Caturra, Bourbon, Typica & Ethiopia Landrace Varieties
Dry and Underwater Fermentation, Washed, Raised Bed and Patio Drying
November 2021-March 2022
San Marcos, Guatemala, Wonsho, Ethiopia
About Organic Summer Solstice
Summer Solstice is a celebration of those long days of summer when the sun lingers and time slows. It’s a magical season here in the Driftless -- one spent floating down the river, tending overabundant gardens, and gathering around late night fires under the stars. And while we know we can’t capture that all in a blend, no one's going to stop us from trying.
As with all of our seasonal blends, Summer Solstice captures the fresh flavor profiles and delicate subtleties of this season’s standouts. Playful and radiant, this blend features two lots from two cooperatives that belong to the Sidama Farmers Union: Bokasso and Fero as well as a beautiful coffee from one of our favorite coffee cooperatives in Guatemala: San Miguel. With notes of ripe stone fruit and green melon, Summer Solstice is floral, fruity and surprisingly full-bodied.
San Miguel Cooperative
Nestled in the remote highlands of Western Guatemala lies the sleepy mountain town of San Miguel Ixtahuacán. The landscape here is beautiful with dizzying altitudes and breathtaking landscapes dotted with lush, verdant farms. To say that these are small-scale producers would be an understatement. The average farm size in this area is less than 2 acres. Farmers here have maintained traditional heirloom varieties like Bourbon and Caturra, which has kept the profile of these coffees extremely sweet and dynamic.
In 2011, the producers gathered together to form the ACMI Cooperative, an organization that has grown to 149 members this year. The members are indigenous Mayan, speaking their ancestral language known as “Mam”.
This is our second year buying from ACMI, but we have been working with their exporting partner Manos Campesinas for more than a decade. The main objective of Manos is to offer its cooperative members access to excellent buyers all over the world. Additionally, they provide technical assistance in the field to increase production as well as the quality of each harvest. Manos also provides technical support to help farmers diversify their crops, convert to organic production, improve the administration of the cooperatives, and promote women’s participation. They are an incredible organization and we are excited to have such a mission-aligned partner in them.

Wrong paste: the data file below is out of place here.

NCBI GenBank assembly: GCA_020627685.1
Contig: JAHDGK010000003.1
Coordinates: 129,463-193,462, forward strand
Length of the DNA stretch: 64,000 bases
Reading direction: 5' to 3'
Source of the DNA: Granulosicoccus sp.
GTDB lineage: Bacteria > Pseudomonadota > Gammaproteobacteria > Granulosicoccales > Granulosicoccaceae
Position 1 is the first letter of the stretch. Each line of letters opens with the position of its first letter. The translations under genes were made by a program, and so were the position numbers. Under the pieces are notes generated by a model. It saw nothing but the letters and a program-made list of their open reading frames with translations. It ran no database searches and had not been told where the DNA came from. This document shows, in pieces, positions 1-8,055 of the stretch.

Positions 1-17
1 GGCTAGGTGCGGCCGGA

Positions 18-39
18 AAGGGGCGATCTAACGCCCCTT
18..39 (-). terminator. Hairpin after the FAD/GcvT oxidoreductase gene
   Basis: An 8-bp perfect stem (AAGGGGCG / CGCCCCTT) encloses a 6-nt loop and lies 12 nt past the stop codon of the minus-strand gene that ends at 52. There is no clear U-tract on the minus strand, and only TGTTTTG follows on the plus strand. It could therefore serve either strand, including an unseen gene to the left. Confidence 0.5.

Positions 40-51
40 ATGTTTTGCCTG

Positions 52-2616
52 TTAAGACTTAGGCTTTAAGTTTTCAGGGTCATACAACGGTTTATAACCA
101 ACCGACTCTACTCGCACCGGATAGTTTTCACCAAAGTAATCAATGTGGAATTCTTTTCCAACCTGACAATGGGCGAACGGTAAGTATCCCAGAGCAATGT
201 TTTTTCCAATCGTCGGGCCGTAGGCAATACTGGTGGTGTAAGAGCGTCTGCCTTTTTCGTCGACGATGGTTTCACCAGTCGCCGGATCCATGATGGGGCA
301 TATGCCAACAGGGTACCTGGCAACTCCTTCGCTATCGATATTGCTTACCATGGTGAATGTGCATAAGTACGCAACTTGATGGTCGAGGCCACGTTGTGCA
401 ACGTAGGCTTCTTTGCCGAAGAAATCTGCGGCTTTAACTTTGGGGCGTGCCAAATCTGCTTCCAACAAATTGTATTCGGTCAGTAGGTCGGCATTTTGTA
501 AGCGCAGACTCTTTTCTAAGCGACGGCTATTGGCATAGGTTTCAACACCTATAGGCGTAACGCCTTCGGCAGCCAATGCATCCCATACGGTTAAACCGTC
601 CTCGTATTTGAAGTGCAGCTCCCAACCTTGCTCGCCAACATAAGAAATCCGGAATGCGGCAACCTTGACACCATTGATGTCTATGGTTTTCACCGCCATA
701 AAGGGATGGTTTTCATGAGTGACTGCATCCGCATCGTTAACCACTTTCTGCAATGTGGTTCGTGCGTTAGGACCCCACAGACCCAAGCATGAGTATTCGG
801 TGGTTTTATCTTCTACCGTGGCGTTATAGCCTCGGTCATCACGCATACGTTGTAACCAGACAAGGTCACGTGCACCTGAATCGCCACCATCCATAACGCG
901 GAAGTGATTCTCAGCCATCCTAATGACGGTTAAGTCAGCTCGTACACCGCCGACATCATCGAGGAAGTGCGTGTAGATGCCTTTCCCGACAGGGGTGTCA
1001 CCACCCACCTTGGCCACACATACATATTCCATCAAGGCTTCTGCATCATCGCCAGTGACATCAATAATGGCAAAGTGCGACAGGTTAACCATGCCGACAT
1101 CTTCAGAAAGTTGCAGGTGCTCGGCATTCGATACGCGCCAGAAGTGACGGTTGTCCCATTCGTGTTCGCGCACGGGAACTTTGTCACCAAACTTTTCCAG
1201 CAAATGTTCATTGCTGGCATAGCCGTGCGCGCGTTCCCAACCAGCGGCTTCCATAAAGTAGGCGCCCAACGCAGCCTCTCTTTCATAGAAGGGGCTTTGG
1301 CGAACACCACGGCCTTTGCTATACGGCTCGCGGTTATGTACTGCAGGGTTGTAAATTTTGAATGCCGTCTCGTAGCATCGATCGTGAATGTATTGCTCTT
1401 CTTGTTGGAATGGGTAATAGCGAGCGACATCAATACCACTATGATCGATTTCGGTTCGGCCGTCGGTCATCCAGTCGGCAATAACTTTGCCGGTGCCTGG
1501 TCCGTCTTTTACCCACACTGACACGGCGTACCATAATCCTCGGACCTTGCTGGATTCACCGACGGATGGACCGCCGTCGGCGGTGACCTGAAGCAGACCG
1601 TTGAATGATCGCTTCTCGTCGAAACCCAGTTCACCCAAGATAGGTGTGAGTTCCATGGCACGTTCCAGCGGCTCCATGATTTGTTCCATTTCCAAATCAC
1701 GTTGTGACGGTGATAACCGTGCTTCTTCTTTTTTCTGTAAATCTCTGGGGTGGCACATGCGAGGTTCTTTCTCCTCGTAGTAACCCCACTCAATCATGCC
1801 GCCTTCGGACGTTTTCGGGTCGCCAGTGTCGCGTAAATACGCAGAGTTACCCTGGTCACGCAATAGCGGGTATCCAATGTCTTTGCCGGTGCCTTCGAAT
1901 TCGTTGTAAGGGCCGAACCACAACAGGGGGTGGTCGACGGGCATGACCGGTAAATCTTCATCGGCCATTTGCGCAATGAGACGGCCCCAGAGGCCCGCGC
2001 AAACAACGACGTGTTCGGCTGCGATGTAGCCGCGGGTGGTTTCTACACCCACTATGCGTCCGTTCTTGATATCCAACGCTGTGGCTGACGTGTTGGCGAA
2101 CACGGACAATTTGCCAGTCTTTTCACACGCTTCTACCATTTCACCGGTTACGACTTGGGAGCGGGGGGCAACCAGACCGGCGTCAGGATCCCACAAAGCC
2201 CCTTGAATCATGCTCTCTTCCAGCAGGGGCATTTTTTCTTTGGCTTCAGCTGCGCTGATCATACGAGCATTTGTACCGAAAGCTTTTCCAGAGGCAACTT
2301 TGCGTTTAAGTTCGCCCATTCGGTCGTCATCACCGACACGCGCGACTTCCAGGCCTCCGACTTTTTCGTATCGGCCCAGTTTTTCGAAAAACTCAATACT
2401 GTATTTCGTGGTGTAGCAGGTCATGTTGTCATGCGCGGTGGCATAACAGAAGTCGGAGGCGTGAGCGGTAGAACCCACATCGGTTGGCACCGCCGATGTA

The Fero Cooperative belongs to a larger umbrella organization, the Sidama Farmers Cooperative, which houses 47 small farmer-led organizations dotted throughout Southern Ethiopia. We first started buying from Fero and the Union in 2006, making it one of our longest standing partnerships. The washing station is located near Fero, a town in the Wonsho district of Sidama.
Fero has 3,574 small-scale farmer members, making it one of the largest cooperatives in the entire country. In this area, farmers tend to have only a few acres of land dedicated to coffee production. Beyond coffee, they grow false banana, mango, avocado, banana, pineapple and guava. Many farms also grow Acacia, Bibra and Sesa trees, which provide shade for the coffee plants.
We've tasted coffee from many of these organizations, but over time have zeroed in on the Fero Cooperative. Their coffee shines due to their particular locale, which is situated high in the mountains above the Rift Valley at nearly 2,000 meters. This impressive elevation causes the coffee cherries to mature slowly, developing a physically dense bean, filled with nuanced and complex flavors.
Bokasso is also a member of the Sidama Coffee Farmers Cooperative. It is located in the Wonsho Woreda of the Sidama region and spans four different villages in the area. It was founded in 1976 and currently has a membership of 2,217 producers. We first visited Bokasso in 2013 on our first trip to Ethiopia. It is located very close to the Fero Cooperative, and a stones throw from the town of Yirgalem.
When we visited, we were really impressed with the level of engagement of farmers and staff at the cooperative. As with Fero, coffee producers in this area tend to have very small farms of only one to two acres in size. Coffee is extremely important to these producers as it tends to be their main source of income.
Both the Fero and Bokasso are washed process lots. Freshly picked coffee cherries are delivered to the washing station usually by foot or by donkey. Once the cherries are received, they are pulped to remove the outer fruit and then moved into fermentation tanks where they ferment under water for 24-48 hours. The fermentation process breaks down the coffee fruit on the seed, allowing for clean, articulate flavors to come through in the cup. Upon completion of fermentation, the coffee sits under water for another 12-15 hours before moving its way onto African beds for a 10-14 day drying period.
Coffees from the Bokasso Cooperative are among the highest altitudes in all of Sidama, pushing towards 2,200 Meters in elevation. The resulting cup profile is distinctly floral and articulate with soaring aromatics and notes of cherry blossom, apricot and orange.
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